One of the big, controversial questions to emerge from the Senate investigation into the CIA interrogation of terrorism suspects is this: Did President George W. Bush know the specific techniques used by the CIA to interrogate terrorism suspects?
In Lebanon — a fragile little country of just 4 million people — there are about 1 million refugees from Syria. Many have been here three years, and their welcome is starting to wear thin.
Some towns and villages have imposed a curfew on refugees – enforced by local groups of volunteers. But in a country that experienced a brutal civil war, some are concerned about the return of armed civilian groups.
A California jury has found that Apple's iTunes 7.0 did not violate antitrust laws when it restricted files bought on other music services.
After deliberating for around three hours, the eight-member jury in the U.S. District Court in Oakland unanimously found that iTunes 7.0 was an improvement over the previous version of the software. Bloomberg reports that the finding means Apple can't be held liable for hindering competition even if it hurt its rivals.
Imagine that scientists wanted to take Ebola virus and see if it could ever become airborne by deliberately causing mutations in the lab and then searching through those new viruses to see if any spread easily through the air.
Jeb Bush, the former Republican governor of Florida and the brother and son of two former U.S. presidents, has essentially kicked off the 2016 presidential campaign with a pre-announcement announcement on Facebook.
Originally published on Tue December 16, 2014 10:39 am
By Colin Dwyer
The daily lowdown on books, publishing, and the occasional author behaving badly.
Less than 10 months from the day James Patterson swore a million-dollar promise, he has kept his word. The best-selling novelist announced he has donated about $437,000 to 81 independent bookstores — a gift that completes his plan to donate $1 million of his own money to support independent booksellers.
Originally published on Wed December 17, 2014 5:38 pm
Earlier this week, Gawkerpublished an image of an invitation sent to Urban Outfitters employees, exhorting them, as the invite put it, to "break out your juttis, kurtas, turbans, saris, lehenga cholis and harem pants" for the company holiday party.
Originally published on Wed December 17, 2014 8:56 am
As some companies add egg freezing to their list of fertility benefits, they're touting the coverage as a family-friendly perk.
Women's health advocates say they welcome any expansion of fertility coverage. But they say that the much-publicized changes at a few high-profile companies such as Facebook and Apple are still relatively rare, even for women with serious illnesses like cancer who want to preserve their fertility.
Taliban militants stormed a school in northwest Pakistan on Tuesday, leaving scores of students dead.
Quoting Pakistani officials, multiple media outlets say the death toll is at least 140, including at least 80 students in grades 1 through 10.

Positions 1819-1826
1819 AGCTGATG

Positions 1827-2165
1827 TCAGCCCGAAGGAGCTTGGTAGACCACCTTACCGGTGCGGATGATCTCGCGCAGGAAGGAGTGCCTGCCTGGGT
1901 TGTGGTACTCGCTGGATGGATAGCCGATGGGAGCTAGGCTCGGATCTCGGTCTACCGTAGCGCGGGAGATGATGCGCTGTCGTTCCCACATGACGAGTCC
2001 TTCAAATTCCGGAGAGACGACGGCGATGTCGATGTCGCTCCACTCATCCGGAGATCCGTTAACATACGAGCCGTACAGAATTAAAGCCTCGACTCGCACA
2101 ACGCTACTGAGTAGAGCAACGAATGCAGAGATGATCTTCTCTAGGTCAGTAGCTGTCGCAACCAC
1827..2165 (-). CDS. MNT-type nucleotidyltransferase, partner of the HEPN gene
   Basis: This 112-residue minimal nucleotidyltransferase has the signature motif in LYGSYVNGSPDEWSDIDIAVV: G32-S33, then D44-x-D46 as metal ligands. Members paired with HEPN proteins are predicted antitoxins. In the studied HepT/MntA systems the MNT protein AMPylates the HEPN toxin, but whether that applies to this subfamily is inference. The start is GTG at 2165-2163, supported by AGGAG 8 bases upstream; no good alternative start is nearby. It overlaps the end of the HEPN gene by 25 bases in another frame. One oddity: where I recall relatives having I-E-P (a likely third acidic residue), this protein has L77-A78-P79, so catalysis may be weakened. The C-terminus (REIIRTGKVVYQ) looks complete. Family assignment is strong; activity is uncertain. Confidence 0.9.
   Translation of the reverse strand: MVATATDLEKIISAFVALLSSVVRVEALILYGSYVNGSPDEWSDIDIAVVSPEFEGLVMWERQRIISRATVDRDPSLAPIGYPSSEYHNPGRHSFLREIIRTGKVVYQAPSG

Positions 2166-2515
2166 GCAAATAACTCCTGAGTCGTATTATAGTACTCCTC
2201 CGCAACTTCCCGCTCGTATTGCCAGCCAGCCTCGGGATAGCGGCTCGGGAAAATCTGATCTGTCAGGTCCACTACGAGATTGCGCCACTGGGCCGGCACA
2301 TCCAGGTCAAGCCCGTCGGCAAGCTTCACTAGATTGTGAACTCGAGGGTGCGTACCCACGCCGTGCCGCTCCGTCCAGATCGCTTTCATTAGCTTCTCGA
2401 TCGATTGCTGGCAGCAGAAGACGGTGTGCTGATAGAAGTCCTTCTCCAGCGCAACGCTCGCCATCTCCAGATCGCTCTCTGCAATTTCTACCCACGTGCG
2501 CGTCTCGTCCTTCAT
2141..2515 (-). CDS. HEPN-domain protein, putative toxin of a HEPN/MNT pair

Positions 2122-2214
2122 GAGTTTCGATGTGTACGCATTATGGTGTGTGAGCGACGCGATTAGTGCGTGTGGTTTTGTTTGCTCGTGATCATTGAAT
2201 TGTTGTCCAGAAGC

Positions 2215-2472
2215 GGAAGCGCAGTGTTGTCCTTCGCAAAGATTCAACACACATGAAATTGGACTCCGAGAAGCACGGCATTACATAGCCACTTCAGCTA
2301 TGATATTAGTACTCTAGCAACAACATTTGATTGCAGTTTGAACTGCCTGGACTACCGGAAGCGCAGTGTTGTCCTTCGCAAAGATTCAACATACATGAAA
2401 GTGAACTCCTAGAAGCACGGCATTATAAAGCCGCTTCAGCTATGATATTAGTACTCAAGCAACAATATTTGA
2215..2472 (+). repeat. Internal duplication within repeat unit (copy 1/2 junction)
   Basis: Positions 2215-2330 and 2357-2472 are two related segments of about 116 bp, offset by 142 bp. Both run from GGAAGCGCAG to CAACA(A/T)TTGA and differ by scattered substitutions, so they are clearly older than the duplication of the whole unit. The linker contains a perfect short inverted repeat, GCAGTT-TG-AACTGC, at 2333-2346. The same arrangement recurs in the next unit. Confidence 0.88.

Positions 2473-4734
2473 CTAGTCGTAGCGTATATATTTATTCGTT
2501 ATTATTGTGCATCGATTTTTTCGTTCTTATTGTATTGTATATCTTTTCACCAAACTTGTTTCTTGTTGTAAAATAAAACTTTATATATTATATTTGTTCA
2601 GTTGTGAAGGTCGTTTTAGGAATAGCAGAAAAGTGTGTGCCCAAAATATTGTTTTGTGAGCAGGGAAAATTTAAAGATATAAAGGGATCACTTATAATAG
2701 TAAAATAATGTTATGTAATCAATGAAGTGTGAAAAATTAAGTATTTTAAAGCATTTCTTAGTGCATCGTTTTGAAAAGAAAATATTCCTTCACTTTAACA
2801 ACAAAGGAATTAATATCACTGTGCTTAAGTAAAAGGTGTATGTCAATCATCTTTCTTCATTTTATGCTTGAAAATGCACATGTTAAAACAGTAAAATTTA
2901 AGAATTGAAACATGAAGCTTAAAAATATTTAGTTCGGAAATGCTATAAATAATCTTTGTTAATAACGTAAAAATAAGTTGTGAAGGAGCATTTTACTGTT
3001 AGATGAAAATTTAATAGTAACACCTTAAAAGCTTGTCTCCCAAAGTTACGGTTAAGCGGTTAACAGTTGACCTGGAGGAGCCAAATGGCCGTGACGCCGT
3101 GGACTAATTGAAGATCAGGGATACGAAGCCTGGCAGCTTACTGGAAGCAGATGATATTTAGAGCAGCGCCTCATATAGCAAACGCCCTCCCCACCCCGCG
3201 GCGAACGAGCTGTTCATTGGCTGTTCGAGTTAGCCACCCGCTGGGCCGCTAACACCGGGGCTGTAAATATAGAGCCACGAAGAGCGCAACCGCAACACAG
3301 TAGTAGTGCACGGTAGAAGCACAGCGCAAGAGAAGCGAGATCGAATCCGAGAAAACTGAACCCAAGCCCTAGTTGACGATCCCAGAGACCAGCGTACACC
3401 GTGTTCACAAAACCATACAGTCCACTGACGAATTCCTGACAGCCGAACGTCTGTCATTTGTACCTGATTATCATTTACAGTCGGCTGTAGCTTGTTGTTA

A little before 8 p.m. local time, police announced that the operation had ended after the gunmen were killed. Security personnel, police official Abdullah Khan told the AFP, were now in the process of sweeping the rest of the building.
It seems long ago now, but in the 1960s, '70s and '80s, murders and robberies exploded as cocaine and other illegal drugs ravaged American cities.
Then came June 19, 1986, when the overdose of a college athlete sent the nation into shock just days after the NBA draft. Basketball star Len Bias could have been anybody's brother or son.
Congress swiftly responded by passing tough mandatory sentences for drug crimes. Those sentences, still in place, pack federal prisons to this day. More than half of the 219,000 federal prisoners are serving time for drug offenses.
The United States spends nearly $7 billion a year to operate a network of federal prisons that house more than 200,000 inmates. About half of them are incarcerated for drug crimes, a legacy of 1980s laws that prosecutors use to target not only kingpins but also low-level couriers and girlfriends. Multiple convictions for small-time offenses under those laws mean thousands of people are locked up for decades, or even the rest of their lives.
In the northern Iraqi city of Halabja, near the border with Iran, we knock on the door of a 16-year-old boy who disappeared. His family says he lied to them, saying he was going on a picnic with a teenage friend. But they never came home.
"He disappeared in May," says the boy's older sister. "A few days later a letter arrived in his handwriting. It said, 'I'm in Syria. Don't look for me.' "
The boy, like most everyone in this city, is a Kurd, most of whom are Sunni Muslim. He joined the so-called Islamic State, a Sunni Muslim extremist group also known as ISIS.
Originally published on Tue December 16, 2014 7:31 am
Alaska's new governor won his election in one of the tightest races in the country, a race that was too close to call even a week after election night. Bill Walker, who ran as an independent (unaffiliated with the Republicans or Democrats), took office on Dec. 1, after campaigning on the promise that he would expand Medicaid as one of his first orders of business.
To make good on that, he'll have to face a Republican-controlled legislature that hasn't been willing to even consider the idea.